Warren and Jasper counties banned outdoor burning this week, the latest of half-a-dozen Iowa counties with a burn ban now in effect. Firefighters in several parts of Iowa spent time this week battling wildfires in dry grass and brush.
State Fire Marshal Jim Kenkel says a drier-than-usual autumn has raised the fire danger everywhere. “This time of year, with the lower humidity and the lack of moisture, it is very dangerous, especially on windy days,” Kenkel says.
Kenkel’s office does not originate bans on outdoor burning, or simply declare it forbidden statewide. The local fire chief, board of supervisors or city council must request a ban from his office for their region. Right now, there are half-a-dozen in effect, four of them in counties in the southwestern part of the state and two in central Iowa.
The state’s top fire official wants to give a few simple pieces of advice to anybody thinking of staging a controlled burn this fall in Iowa. “Use some common sense,” Kenkel says, “Don’t burn when it is windy.” When you do decide to have a burn, Kenkel says you should never leave it unsupervised, just in case it starts to go out of control. And don’t dispose of cigarettes carelessly. He says it’s also a good idea to let the local fire department know ahead of time if you plan to burn a field or ditch, even though you don’t plan to need their help.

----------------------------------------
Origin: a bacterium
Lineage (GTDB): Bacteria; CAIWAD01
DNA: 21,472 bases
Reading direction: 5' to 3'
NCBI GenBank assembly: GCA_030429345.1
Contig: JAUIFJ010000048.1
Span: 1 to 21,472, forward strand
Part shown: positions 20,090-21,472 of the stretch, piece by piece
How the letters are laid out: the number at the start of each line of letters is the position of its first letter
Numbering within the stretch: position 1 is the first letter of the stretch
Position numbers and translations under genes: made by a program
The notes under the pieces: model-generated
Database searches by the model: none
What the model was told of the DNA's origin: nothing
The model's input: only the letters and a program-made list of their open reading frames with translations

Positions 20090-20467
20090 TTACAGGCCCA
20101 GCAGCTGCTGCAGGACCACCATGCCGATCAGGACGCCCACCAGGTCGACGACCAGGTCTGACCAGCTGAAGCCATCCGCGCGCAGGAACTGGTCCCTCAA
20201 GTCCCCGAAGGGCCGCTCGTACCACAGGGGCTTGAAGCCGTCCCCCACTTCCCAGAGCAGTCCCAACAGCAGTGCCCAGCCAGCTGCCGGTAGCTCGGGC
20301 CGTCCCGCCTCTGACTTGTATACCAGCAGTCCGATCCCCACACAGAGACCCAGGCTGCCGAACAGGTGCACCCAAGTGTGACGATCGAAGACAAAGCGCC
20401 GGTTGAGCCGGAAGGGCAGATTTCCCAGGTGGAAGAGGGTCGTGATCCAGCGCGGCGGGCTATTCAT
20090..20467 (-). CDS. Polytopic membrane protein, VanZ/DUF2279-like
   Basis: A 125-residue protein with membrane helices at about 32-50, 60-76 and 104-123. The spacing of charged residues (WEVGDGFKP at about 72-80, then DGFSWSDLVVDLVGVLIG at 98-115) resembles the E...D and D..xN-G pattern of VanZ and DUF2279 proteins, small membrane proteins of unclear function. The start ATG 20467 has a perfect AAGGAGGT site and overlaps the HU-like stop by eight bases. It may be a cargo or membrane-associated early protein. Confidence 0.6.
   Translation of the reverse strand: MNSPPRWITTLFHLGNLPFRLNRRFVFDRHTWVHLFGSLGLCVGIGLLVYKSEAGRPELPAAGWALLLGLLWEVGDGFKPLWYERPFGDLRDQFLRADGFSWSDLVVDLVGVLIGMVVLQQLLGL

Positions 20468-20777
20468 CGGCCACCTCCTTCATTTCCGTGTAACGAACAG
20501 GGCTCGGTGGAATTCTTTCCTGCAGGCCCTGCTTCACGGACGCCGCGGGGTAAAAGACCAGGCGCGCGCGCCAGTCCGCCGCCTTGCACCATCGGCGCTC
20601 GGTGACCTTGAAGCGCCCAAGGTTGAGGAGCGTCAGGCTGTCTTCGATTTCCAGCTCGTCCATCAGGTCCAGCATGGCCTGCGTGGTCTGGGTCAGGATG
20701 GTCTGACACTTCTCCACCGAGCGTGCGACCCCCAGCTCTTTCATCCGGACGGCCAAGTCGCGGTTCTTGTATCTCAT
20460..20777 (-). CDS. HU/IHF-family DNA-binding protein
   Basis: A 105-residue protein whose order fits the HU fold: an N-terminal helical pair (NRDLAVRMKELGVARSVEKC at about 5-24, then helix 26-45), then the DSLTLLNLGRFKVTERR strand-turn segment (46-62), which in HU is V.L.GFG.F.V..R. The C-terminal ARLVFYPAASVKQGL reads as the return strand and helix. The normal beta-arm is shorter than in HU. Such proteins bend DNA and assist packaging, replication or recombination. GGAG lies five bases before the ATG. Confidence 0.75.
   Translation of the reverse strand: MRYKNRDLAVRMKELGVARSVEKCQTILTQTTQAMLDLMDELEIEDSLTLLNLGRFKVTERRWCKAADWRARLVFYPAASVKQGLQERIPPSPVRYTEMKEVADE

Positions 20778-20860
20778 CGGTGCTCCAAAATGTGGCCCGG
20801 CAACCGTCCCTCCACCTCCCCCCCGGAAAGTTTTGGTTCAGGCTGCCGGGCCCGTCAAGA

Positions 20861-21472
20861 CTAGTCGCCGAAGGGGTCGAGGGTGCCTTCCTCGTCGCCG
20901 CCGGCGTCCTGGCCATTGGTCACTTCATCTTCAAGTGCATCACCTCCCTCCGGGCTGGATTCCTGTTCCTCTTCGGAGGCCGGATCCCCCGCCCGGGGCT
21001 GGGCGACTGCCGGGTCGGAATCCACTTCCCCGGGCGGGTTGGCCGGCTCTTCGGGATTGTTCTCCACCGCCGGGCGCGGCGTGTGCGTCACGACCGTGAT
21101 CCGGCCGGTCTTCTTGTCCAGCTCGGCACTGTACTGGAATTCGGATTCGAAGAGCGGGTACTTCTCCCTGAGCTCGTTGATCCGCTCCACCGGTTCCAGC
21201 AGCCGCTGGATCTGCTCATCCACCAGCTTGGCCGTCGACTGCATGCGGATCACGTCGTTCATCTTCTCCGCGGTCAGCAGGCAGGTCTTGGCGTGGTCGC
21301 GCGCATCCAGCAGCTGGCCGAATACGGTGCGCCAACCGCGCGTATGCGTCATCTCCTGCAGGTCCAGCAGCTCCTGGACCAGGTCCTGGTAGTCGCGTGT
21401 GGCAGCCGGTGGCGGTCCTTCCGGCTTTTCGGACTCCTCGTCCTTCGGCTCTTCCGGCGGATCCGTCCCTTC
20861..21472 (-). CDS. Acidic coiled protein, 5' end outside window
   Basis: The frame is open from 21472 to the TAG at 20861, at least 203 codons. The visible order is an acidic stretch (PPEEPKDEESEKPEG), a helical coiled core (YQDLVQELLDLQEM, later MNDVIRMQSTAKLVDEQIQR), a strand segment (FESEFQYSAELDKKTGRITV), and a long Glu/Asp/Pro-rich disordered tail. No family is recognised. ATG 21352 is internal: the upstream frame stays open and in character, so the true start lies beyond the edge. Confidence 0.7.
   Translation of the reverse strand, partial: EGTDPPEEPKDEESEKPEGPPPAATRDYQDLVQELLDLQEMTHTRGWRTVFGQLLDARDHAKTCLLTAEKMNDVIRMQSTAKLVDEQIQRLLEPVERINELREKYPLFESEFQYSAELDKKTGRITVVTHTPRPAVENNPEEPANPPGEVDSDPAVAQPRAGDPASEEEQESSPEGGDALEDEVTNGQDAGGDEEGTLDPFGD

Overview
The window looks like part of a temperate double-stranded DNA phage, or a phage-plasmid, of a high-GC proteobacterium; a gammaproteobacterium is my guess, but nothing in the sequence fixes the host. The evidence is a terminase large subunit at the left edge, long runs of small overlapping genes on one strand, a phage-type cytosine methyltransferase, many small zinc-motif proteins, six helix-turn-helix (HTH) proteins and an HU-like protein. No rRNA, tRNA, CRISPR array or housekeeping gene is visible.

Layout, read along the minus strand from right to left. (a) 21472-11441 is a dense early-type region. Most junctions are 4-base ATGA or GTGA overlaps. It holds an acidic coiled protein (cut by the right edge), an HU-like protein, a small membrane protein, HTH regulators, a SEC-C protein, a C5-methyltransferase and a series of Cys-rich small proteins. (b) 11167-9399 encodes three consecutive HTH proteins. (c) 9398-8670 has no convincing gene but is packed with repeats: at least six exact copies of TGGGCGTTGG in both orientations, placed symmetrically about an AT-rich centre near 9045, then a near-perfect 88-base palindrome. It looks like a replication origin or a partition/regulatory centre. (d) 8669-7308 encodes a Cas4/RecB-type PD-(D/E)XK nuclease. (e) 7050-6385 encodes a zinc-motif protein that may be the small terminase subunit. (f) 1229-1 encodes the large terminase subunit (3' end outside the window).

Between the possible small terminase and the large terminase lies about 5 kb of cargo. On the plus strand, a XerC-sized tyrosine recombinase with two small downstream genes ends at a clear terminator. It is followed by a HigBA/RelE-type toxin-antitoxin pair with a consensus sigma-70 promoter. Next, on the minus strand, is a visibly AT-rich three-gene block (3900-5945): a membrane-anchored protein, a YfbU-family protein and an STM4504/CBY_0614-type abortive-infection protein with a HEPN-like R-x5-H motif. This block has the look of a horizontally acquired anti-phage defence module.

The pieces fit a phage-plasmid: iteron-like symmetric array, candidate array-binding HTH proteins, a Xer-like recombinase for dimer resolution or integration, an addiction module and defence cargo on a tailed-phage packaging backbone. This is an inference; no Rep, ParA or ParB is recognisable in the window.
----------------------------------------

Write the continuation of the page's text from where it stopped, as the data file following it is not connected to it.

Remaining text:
Kenkel says it’s important to let the local 9-1-1 communications center know, so they won’t send the fire department out to your controlled burn if somebody spots and reports it. In recent years there have been a few cases where a person was found dead at the site of a fire they’d been tending, and the fire marshal recommends not doing it without at least one companion.